About two hours later, just I was considering getting off the couch so I could brave the frigid temperatures outside and commute in to the office, Love trudged into the living room from the bedroom (must be nice waking up at 10 a.m.) and looked perplexed and parched.
"LOVE!!!" he said, as he rounded the corner into the room. I was so startled that I immediately thought something bad had happened, like he saw an ax murderer standing behind me or Lola had pooped on the carpet. Nope. He was facing the thermostat and I instantly knew the cause of his outburst.
"No wonder it's so hot in here," he said. "You've got this thing set to 87!!" Yes, I can't lie. I, like most girls, prefer being warm over cold, and lack the thick skin that I should probably have already grown by living through more than a few East Coast winters. Well there's more to the story too. I guess I failed to mention that getting "settled" on the couch for work also means wrapping myself up like a taquito in a blanket with just my arms sticking out, and putting my space heater on full blast in front of my legs. Hey I was cold, and I'm from California. Zero degrees fahrenheit (which was the temperature outside this morning) is not a part of my vocabulary. At least I can admit that of all my cavalier utility delights, I'm most guilty of consuming electricity for heat (as evidenced).
And so I'm stuck at the tail-end side of a giant region of the country that is currently swathed in sub-artic temperatures. It is currently -2 degrees here in downtown D.C., for example, and someone I know in Minneapolis recently lamented that the high there was -12 (the low? -32. He couldn't even start his car). If that doesn't make you, too, want to wrap yourself up like a giant taquito in a sleeping bag, then I don't know what would.
I like my thermostat on at 87, my myriad layers of blankets and foot heater warming my tootsies, thankyouverymuch, but I suppose I should be more budget-concious about staying warm and saving money. What better place to research energy info than the U.S. Department of Energy? I found some fabulous tips, and hopefully they'll help you all stay warm too!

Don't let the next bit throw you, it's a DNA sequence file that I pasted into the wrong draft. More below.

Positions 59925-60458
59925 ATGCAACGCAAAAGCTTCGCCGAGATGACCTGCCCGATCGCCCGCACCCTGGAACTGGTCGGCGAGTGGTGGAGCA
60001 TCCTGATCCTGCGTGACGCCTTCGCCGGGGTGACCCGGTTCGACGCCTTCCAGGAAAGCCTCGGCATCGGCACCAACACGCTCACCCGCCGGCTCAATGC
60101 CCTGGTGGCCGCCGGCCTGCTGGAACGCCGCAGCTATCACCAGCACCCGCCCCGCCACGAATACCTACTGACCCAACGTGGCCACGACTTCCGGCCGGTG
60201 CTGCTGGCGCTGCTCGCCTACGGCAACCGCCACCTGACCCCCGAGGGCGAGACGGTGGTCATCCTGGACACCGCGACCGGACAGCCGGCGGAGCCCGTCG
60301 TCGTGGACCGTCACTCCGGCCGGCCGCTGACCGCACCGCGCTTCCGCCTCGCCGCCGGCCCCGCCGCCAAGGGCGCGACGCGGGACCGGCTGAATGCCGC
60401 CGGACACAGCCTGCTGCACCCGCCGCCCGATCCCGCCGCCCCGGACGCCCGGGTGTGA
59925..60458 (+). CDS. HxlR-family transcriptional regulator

- Take Advantage of Heat from the Sun. Open curtains on your south-facing windows during the day to allow sunlight to naturally heat your home, and close them at night to reduce the chill you may feel from cold windows.
- Cover Drafty Windows. Use a heavy-duty, clear plastic sheet on a frame or tape clear plastic film to the inside of your window frames during the cold winter months. Make sure the plastic is sealed tightly to the frame to help reduce infiltration. Install tight-fitting, insulating drapes or shades on windows that feel drafty after weatherizing.
- Adjust the Temperature. When you are home and awake, set your thermostat as low as is comfortable. When you are asleep or out of the house, turn your thermostat back 10°–15° for eight hours and save around 10% a year on your heating and cooling bills. A programmable thermostat can make it easy to set back your temperature. See ENERGY STAR's June 5, 2008, podcast for video instructions on operating your programmable thermostat.
- Find and Seal Leaks. Seal the air leaks around utility cut-throughs for pipes ("plumbing penetrations"), gaps around chimneys and recessed lights in insulated ceilings, and unfinished spaces behind cupboards and closets. Find out how to detect air leaks. Add caulk or weatherstripping to seal air leaks around leaky doors and windows.
- Reduce Heat Loss from the Fireplace. Keep your fireplace damper closed unless a fire is going. Keeping the damper open is like keeping a window wide open during the winter; it allows warm air to go right up the chimney. When you use the fireplace, reduce heat loss by opening dampers in the bottom of the firebox (if provided) or open the nearest window slightly—approximately 1 inch—and close doors leading into the room. Lower the thermostat setting to between 50° and 55°F.
If you never use your fireplace, plug and seal the chimney flue. If you do use the fireplace, install tempered glass doors and a heat-air exchange system that blows warmed air back into the room. Check the seal on the fireplace flue damper and make it as snug as possible. Purchase grates made of C-shaped metal tubes to draw cool room air into the fireplace and circulate warm air back into the room. And don't forget to add caulking around the fireplace hearth.
Lower Your Water Heating Costs. Water heating can account for 14%-25% of the energy consumed in your home. Turn down the temperature of your water heater to the warm setting (120°F). You'll not only save energy, you'll avoid scalding your hands. [U.S. Dept. of Energy]